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Kirkup Review results: Probe into East Kent Hospitals baby death scandal concludes

A harrowing report reveals 45 baby deaths could have been prevented in east Kent with proper care.

The results of a large-scale investigation into maternity failings at East Kent Hospitals NHS University Trust, dubbed the Kirkup Review, have been released today.

Dr Bill Kirkup held a press conference today over his shocking findings. Picture: Barry Goodwin
Dr Bill Kirkup held a press conference today over his shocking findings. Picture: Barry Goodwin

In total, more than 200 cases dating back to 2009 have been looked at by an expert panel chaired by Dr Bill Kirkup, who also led the investigation into mother and baby deaths in Morecambe Bay in 2015.

Figures among the literature show that if care been given to nationally recognised standards, the outcome could have been different in 97 of the total 202 cases reviewed –a total of 48%.

The data also shows 45 of 65 baby deaths could have been prevented if appropriate care had been given.

In relation to cases of injury to babies, the panel found the outcome could have been different in 12 of the 17 cases of brain damage.

When it came to maternal injuries and deaths, it was found the outcome could have been different in 23 of 32 such cases.


But in his report, Dr Kirkup says he has "no doubt" there are more cases of failings that the panel hadn't even investigated.

The report also highlighted “clear and repeated” failures of professionalism from staff at the hospitals.

It is noted that staff were disrespectful to women and disparaging to colleagues in front of them.

Others sought to deflect responsibility, some even blaming the mothers themselves for their own misfortune.

There were also failures in teamworking, compassion and listening, the report reveals.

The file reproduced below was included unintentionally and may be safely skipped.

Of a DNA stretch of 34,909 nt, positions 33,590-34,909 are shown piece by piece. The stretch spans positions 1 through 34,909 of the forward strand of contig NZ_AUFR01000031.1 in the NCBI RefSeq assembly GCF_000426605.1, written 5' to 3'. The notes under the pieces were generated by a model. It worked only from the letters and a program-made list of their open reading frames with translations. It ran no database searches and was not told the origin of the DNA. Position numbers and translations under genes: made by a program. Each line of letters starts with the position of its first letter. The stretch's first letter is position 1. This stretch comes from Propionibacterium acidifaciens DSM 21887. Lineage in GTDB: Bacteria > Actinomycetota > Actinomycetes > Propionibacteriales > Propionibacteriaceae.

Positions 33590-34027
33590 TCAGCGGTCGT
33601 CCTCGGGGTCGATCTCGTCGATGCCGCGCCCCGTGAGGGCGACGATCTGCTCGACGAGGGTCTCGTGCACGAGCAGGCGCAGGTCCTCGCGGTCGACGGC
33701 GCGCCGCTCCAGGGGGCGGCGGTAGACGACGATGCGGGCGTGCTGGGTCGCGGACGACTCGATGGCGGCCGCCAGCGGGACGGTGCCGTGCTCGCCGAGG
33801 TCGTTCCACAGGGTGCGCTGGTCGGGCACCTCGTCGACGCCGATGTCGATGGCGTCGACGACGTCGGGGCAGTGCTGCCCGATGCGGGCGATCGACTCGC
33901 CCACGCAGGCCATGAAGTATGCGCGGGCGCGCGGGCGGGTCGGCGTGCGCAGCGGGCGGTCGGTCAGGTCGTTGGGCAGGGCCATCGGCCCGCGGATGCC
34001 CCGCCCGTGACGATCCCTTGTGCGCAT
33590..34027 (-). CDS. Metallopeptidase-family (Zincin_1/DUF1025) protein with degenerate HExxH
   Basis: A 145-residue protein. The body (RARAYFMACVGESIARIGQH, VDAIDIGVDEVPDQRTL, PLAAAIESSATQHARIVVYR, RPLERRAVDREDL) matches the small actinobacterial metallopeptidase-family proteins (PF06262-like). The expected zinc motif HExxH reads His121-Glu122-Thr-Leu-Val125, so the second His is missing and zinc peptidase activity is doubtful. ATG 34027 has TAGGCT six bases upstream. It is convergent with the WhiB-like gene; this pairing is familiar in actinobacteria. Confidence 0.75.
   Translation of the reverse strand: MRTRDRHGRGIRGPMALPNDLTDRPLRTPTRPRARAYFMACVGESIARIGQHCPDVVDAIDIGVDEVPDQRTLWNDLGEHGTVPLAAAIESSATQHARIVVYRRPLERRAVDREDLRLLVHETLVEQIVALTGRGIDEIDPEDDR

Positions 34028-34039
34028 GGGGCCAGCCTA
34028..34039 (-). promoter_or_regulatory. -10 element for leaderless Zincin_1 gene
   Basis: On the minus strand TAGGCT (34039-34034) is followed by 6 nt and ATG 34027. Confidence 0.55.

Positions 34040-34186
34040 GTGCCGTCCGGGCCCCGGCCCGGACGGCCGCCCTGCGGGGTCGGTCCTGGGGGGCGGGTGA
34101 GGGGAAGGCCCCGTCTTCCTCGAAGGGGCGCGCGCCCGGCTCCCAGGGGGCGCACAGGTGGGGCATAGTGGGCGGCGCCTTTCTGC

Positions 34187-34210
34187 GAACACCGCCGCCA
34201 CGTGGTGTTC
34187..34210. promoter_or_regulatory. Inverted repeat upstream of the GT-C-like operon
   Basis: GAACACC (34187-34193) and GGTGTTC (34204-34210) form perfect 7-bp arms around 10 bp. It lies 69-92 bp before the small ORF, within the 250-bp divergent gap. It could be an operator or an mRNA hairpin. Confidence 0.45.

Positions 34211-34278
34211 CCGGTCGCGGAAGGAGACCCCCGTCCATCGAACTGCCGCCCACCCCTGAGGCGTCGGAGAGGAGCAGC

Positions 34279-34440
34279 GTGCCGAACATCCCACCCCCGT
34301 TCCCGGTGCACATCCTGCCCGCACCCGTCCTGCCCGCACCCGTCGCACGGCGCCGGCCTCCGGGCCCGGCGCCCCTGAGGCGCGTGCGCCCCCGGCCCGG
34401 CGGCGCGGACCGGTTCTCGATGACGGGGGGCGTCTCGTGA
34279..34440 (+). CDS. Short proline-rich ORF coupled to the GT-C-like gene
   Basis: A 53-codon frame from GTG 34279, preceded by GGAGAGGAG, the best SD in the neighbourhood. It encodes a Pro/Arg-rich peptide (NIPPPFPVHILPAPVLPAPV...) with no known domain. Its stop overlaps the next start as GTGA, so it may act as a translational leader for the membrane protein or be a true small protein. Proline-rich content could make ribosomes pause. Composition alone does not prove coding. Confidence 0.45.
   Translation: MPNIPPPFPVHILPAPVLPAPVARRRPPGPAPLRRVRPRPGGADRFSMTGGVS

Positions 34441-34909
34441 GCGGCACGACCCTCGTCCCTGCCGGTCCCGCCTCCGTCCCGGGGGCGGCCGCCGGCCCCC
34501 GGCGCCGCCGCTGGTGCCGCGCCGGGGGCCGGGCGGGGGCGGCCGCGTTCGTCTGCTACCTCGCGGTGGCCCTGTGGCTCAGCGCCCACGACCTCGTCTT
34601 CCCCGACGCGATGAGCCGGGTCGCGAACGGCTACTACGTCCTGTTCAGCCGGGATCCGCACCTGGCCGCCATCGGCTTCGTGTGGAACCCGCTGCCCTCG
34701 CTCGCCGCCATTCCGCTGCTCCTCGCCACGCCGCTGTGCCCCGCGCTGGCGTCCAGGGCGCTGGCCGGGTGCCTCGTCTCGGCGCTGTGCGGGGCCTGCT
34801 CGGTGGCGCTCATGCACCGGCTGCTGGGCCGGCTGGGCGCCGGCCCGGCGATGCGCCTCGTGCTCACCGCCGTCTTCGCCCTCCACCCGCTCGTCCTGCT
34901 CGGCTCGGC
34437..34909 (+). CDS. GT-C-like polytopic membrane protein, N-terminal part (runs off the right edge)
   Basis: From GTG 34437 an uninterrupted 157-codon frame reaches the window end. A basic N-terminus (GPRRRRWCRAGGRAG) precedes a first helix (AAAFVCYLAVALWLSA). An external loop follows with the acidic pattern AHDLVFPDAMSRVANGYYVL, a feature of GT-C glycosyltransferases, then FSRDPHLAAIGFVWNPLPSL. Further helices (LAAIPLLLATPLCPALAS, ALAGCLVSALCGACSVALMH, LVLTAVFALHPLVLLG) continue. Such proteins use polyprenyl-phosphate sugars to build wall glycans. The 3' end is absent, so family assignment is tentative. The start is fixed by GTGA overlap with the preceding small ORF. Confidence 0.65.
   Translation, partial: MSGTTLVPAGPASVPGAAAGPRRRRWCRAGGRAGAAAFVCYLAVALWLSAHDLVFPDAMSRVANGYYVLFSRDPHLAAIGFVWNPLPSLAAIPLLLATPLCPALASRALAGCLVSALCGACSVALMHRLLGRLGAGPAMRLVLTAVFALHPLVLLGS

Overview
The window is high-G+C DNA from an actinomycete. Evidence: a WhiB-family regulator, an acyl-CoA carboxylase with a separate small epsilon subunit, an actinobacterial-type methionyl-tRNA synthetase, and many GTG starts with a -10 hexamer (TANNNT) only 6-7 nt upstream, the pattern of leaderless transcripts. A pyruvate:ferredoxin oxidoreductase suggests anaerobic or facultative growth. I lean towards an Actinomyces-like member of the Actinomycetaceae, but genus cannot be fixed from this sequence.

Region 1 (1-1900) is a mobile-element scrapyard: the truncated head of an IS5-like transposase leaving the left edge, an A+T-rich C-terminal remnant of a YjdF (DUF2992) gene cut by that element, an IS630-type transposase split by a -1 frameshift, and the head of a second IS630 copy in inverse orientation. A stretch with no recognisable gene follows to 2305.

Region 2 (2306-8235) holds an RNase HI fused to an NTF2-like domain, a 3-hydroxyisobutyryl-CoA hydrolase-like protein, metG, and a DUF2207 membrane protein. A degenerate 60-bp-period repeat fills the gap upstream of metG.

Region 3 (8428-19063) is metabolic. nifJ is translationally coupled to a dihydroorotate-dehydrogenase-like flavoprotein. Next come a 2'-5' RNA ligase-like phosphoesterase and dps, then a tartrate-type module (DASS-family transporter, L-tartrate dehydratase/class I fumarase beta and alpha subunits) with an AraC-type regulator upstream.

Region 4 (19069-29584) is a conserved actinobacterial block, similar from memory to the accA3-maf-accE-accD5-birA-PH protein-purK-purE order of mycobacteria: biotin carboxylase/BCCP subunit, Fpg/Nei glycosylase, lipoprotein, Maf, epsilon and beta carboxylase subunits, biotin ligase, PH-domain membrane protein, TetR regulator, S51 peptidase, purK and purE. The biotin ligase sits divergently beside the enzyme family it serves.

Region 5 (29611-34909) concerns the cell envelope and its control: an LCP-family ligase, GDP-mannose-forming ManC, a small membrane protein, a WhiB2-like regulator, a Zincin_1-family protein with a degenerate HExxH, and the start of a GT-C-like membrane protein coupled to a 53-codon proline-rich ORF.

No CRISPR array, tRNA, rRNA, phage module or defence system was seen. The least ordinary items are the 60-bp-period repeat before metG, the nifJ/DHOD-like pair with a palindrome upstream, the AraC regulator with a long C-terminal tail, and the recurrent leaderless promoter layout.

Included in the document was some of the reported comments told to patients and their partners.

One husband recalled a midwife saying of his wife: “She’s making the wrong call here, and it’s going to be your wife’s fault when it all goes wrong."

Another woman reported the comments of a consultant about a colleague: "[They’re] all over the place because [they’ve] just come back from a cruise."

Another woman was told: “Under no circumstances can you leave this room. If you do, you are putting your unborn child at risk … on your head be it."

The report states: "Time after time, we heard that staff not only failed to show compassion, they also denied responsibility for what had happened, or even that anything untoward had occurred.

"Similarly, we have found instances where the mother was blamed for what had happened.

“Where things went wrong, clinical staff, managers and senior managers often failed to communicate openly with families about what had happened.

"The instinct was to minimise what had happened and to provide false reassurance, rather than to acknowledge errors openly and to learn from them."

The trust failed to successfully address known issues with midwifery and obstetric staff, the investigation found.

In addition, it found it easier to attribute causes of specific cases of wrongdoing to individual clinical error, usually on the behalf of more junior staff.

Furthermore, Dr Kirkup states the panel has "not been able to detect any discernible improvement in outcomes or suboptimal care, as evidenced by the cases assessed over the period from 2009 to 2020".

He adds: "We have no doubt that these numbers are minimum estimates of the frequency of harm over the period.

"We made no attempt to review other records or to contact families who did not volunteer themselves.